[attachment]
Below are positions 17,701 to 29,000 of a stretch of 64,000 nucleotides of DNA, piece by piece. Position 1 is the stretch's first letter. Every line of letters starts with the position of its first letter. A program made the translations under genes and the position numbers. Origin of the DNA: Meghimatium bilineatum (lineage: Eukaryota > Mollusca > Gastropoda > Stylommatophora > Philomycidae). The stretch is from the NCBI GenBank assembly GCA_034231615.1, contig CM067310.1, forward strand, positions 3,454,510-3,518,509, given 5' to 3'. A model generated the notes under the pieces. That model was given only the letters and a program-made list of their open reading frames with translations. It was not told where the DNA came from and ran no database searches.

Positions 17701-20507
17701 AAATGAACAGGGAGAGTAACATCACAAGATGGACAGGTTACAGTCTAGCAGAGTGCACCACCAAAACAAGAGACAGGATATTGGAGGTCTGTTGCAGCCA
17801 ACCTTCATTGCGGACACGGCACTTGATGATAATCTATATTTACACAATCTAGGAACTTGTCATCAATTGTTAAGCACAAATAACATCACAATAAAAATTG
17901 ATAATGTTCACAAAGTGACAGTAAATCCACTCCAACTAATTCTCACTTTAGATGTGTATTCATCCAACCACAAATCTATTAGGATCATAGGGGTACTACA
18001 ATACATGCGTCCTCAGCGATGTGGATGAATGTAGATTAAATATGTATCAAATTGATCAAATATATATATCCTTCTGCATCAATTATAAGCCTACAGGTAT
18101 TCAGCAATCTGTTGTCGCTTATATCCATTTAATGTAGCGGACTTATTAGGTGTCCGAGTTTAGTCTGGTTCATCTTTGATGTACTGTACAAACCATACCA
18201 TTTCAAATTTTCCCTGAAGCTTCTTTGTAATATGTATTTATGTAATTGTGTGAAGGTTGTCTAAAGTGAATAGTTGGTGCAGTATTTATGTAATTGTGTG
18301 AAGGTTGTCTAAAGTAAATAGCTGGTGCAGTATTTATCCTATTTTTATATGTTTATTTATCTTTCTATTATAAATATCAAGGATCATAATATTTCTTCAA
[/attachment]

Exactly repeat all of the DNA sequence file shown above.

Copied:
Below are positions 17,701 to 29,000 of a stretch of 64,000 nucleotides of DNA, piece by piece. Position 1 is the stretch's first letter. Every line of letters starts with the position of its first letter. A program made the translations under genes and the position numbers. Origin of the DNA: Meghimatium bilineatum (lineage: Eukaryota > Mollusca > Gastropoda > Stylommatophora > Philomycidae). The stretch is from the NCBI GenBank assembly GCA_034231615.1, contig CM067310.1, forward strand, positions 3,454,510-3,518,509, given 5' to 3'. A model generated the notes under the pieces. That model was given only the letters and a program-made list of their open reading frames with translations. It was not told where the DNA came from and ran no database searches.

Positions 17701-20507
17701 AAATGAACAGGGAGAGTAACATCACAAGATGGACAGGTTACAGTCTAGCAGAGTGCACCACCAAAACAAGAGACAGGATATTGGAGGTCTGTTGCAGCCA
17801 ACCTTCATTGCGGACACGGCACTTGATGATAATCTATATTTACACAATCTAGGAACTTGTCATCAATTGTTAAGCACAAATAACATCACAATAAAAATTG
17901 ATAATGTTCACAAAGTGACAGTAAATCCACTCCAACTAATTCTCACTTTAGATGTGTATTCATCCAACCACAAATCTATTAGGATCATAGGGGTACTACA
18001 ATACATGCGTCCTCAGCGATGTGGATGAATGTAGATTAAATATGTATCAAATTGATCAAATATATATATCCTTCTGCATCAATTATAAGCCTACAGGTAT
18101 TCAGCAATCTGTTGTCGCTTATATCCATTTAATGTAGCGGACTTATTAGGTGTCCGAGTTTAGTCTGGTTCATCTTTGATGTACTGTACAAACCATACCA
18201 TTTCAAATTTTCCCTGAAGCTTCTTTGTAATATGTATTTATGTAATTGTGTGAAGGTTGTCTAAAGTGAATAGTTGGTGCAGTATTTATGTAATTGTGTG
18301 AAGGTTGTCTAAAGTAAATAGCTGGTGCAGTATTTATCCTATTTTTATATGTTTATTTATCTTTCTATTATAAATATCAAGGATCATAATATTTCTTCAA